Yehuda Amichai, “From the Book of Esther,” from Hazeman (1977)
This week, as we all know, we’ll be celebrating Purim, and in so doing, will be marking a grim COVID anniversary. It was last year, Purim time, that we began retreating from regular activities, steadily stripping away more and more of what we were used to in our regular everyday lives in order to shield ourselves from the virus. Many of us attended Megillah Reading by Zoom instead of in person. We refrained from giving out Mishloah Manot. We held Purim Se’udot, without guests, a harbinger of a reduced, stripped-down life that we are still living out.
This week’s Shir Hadash by Yehuda Amichai is a satirical treatment of the benefits and detriments of a stripped down, sanitized, simplified life.
It begins with the Purim story, with a focus on the less attractive, more disturbing parts of the Book of Esther: the vulgar joy, drunkenness and violence of the book, and the ugly reveling over another people’s downfall. Much like the gragger, which aims to erase the name of Haman from the story and all of his Amalekite kind, the poet sets out to filter out the objectionable parts from the Book of Esther, and in fact, from just about every book of the Bible: the howling pain of Jeremiah; the unfair suffering of Job; the unconsummated love of Song of Songs; the despair of Ecclesiastes; Cain’s murder of his brother Abel, and so forth.
Amichai’s speaker declares that he has filtered out all of this moral and emotional ugliness and in so doing has created for himself a new sanitized, censored, cut and pasted Bible.
This newly constituted filtered Bible is a tool to cope, a means of evading the pain, the dangers and contagious passion of religion and ideology. It is a necessary tool of self-defense for the weary soul. It is what we all do. We try to read things in ways that accord with our values. We try to strip away from our religious understanding those aspects of religion that threaten our ethical foundations.
But there is something absurd to what remains when the filtering is done. As Chana Kronfeld asks, what after all “is the Book of Job without Job, or Ecclesiastes without despair?” The indiscriminate censorship of the Bible that the poem describes results in the filtering out not just of murderous and violent content of the book of Genesis but also of dreams, hopes, and ideals.
The censored life that the speaker now leads is not a real life; it ignores the necessary messiness of human experience. And there’s a dishonest quality to it too, as portrayed in the second stanza of the poem, where the speaker lies and replies “She’s fine, she’s fine,” to the question posed about the woman who recently died before her time. True, that line can be read in a coded fashion: her “shalom”—her eternal peace—is complete. She is resting in peace. But is this peace good? Is there a way in all honesty to refer to an early parting from this world as a good goodbye? One needs to anaesthetize oneself from reality to make such a claim.
We can all understand the impulse to lie and say “Fine thanks,” when we are feeling the very opposite of fine. By now, we are all pandemic weary, all very tired of sorrow and fear. Rather than open up, many of us would rather simply filter the unpleasantness out and burrow in, making ourselves entirely numb to pain.
This Purim, however, I believe we are beginning to witness a venahafokh hu of what we’ve been going through this past year. The numbers of COVID cases and deaths in this country are still alarmingly high, but there are actually signs all over that things are turning around. After a COVID year, we’ve finally begun to see a reversal of infection rates and death tolls. We’re also beginning to see a reversal of the past year’s filtering of our full lives. More of us will gather this Purim in person to hear the Megillah. More of us will head out on the streets and deliver Mishloah Manot. Many we know have been vaccinated and thus will able to hold a seudah with at least a few loved ones. Given the tragic, massive death toll that this COVID year has wrought, it would be obscene to answer the collective question, “Mah shelomeinu,”–“How are we?”–with “Shlomeinu tov,” – We’re fine thanks. Slowly but surely, though, we’re steadily regaining our memory of what it means to live a fuller, messier, more demanding and complex life. We await more aid from the federal government to help people regain their footing in the economy, the workplace, and to become healthy once again. For a year now, we’ve been filtering a lot out just to survive, but perhaps now we’re beginning to let some of it back in.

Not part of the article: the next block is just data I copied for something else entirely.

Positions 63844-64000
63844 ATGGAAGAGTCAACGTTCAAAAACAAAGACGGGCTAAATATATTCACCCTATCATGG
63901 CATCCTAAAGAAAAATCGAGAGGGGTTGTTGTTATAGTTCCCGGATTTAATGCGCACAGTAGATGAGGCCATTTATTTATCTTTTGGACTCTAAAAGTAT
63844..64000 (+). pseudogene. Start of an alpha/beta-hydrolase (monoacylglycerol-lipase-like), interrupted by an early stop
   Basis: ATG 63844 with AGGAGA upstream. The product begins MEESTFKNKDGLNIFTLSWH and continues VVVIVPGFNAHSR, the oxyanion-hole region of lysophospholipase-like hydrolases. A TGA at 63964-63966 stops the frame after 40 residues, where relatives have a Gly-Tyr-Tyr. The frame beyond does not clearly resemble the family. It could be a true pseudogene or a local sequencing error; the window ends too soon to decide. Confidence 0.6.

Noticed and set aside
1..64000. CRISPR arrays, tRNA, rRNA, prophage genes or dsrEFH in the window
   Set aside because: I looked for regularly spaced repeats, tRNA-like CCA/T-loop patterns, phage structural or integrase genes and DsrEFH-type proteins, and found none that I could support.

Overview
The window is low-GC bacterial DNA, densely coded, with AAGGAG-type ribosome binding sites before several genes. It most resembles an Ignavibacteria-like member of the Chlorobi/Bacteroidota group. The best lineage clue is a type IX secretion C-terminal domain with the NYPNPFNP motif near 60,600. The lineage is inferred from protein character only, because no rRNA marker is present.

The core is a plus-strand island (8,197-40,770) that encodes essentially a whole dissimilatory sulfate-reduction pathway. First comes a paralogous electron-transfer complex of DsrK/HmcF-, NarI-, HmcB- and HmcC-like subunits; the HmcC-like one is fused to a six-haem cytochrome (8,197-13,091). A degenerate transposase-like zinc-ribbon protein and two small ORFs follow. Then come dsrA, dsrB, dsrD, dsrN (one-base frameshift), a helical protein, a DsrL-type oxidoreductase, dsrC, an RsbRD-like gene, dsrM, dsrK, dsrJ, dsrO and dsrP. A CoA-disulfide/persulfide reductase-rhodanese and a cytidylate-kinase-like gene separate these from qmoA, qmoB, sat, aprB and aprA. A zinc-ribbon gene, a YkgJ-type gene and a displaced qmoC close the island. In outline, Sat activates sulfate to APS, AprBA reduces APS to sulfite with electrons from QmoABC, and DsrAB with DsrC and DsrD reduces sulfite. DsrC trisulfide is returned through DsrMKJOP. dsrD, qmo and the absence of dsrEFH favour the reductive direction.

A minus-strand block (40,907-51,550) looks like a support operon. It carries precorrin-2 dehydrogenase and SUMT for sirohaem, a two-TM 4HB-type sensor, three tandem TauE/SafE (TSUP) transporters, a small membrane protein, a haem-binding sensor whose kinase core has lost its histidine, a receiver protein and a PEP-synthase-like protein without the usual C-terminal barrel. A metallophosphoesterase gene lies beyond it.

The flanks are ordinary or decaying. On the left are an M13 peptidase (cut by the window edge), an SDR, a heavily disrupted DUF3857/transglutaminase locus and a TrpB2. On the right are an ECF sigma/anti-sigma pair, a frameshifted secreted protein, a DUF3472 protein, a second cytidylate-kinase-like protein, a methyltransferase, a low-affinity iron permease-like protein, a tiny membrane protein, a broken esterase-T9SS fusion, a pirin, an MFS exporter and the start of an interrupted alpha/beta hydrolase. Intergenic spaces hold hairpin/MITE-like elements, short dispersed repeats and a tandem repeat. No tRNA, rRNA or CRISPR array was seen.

As Rabbi Helaine Ettinger observes,
Purim, with its silliness and uninhibited behavior, reminds us to feel everything with joy and abandon, to love the good and hate the wicked, so that, even in the face of a mortal threat (Haman or the pandemic) we experience life fully, with all its emotions, while we are alive. The restrictions of pandemic life, the extremes in our politics, the pain of illness and loss, take their toll and can lead us to numb ourselves. Purim, falling as it does, just at the end of winter when we are often at our weariest, encourages us to celebrate life and survival. The timing couldn’t be more perfect.
This year in reading the book of Esther, then, I plan not to filter out the excesses and vulgarities of the Purim story, but to let them seep in. I will take it all as a reminder of the full range of human activity, and the complicated, messy, busy, challenging lives that I hope all of us will be able to lead in the months and years ahead.
 Chana Kronfeld, The Full Severity of Compassion (Stanford: Stanford University Press, 2016), p. 172.
 Email correspondence with R. Helaine Ettinger, 2.23.2020.